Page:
this is how the earth must see itself

The Ordnance Survey’s (OS) mapping of Great Britain in the late eighteenth century was a landmark in human attempts to know the land. Seeking defence against a feared French invasion, the priority was to survey the South Coast of England, and anything that could be hidden behind. Walking up to 40 miles a day, the field surveyors were tasked with categorising the landscape they passed through according to a list of predefined rules.

From the earliest map sheets, the ‘rock features’ were treated as ornament. Formations observed on the surface of the earth are not simply decorative surface features but represent the intersection of the earth’s surface with the body of the earth. The processes of weathering and erosion, coupled with the human hand, shape the visibility of rocks on the surface and can move the rocks from one category to another.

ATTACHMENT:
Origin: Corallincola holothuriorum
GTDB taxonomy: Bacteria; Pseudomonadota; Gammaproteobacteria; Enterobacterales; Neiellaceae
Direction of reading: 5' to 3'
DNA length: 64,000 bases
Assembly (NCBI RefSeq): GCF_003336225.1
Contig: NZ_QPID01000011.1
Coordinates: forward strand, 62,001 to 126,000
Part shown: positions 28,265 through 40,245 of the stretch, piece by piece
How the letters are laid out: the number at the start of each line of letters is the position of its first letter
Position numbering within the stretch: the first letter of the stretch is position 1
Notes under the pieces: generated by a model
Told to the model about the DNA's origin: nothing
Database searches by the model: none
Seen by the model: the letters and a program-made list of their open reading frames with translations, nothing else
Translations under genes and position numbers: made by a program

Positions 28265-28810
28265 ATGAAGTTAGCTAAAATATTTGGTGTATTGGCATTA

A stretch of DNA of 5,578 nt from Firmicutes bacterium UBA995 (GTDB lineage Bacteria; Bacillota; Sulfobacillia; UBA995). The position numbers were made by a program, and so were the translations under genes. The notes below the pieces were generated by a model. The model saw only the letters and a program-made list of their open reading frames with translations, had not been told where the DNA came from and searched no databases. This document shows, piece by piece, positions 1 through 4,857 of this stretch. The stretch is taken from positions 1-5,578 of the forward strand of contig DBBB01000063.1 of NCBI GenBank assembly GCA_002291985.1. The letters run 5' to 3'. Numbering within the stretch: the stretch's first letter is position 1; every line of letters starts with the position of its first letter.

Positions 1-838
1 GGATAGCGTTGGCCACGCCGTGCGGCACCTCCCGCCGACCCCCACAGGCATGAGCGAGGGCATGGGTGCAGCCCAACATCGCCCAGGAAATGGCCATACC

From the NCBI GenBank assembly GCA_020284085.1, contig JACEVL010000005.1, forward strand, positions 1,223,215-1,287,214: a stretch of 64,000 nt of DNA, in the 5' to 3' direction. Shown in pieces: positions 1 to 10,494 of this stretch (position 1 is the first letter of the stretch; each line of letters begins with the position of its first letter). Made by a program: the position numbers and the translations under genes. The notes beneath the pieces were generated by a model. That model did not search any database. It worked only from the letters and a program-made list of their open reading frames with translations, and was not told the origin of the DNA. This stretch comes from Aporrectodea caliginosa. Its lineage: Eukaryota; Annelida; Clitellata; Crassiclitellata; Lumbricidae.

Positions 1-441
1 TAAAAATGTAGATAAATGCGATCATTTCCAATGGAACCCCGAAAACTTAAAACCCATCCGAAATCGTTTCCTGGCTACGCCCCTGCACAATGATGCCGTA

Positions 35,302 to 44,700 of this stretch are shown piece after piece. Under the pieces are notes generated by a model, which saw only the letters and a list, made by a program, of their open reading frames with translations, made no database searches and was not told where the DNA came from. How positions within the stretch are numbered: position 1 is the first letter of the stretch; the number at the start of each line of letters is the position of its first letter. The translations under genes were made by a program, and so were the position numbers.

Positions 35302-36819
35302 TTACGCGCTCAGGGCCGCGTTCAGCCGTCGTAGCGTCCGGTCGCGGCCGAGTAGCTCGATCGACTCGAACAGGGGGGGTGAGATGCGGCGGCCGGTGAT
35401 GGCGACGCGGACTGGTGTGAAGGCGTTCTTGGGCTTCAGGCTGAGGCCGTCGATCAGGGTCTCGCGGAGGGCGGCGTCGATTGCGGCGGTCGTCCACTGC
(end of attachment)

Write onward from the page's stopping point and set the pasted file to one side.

Using a combination of archival material, open source data and photographs, the project follows these rock features as a guide. Following in the footsteps of the surveyor I oscillate between seeking to know and name the land, and melting into aimless wandering, loosing sense of time and scale. The process of ordering the images into these pre-defined categories throws up questions as pebbles become boulders, flowing water becomes outcrop. As with all classification systems, the rules are subjective, leading to their own telling of the story.

The work was made on the South Coast of England where I have been walking for more than 20 years. I return again and again, spending time with the path; walking, pausing, sleeping. The South Coast is the edge of our contact with the nearest continent, a border of particular significance with the contraction of boundaries we have all been experiencing.

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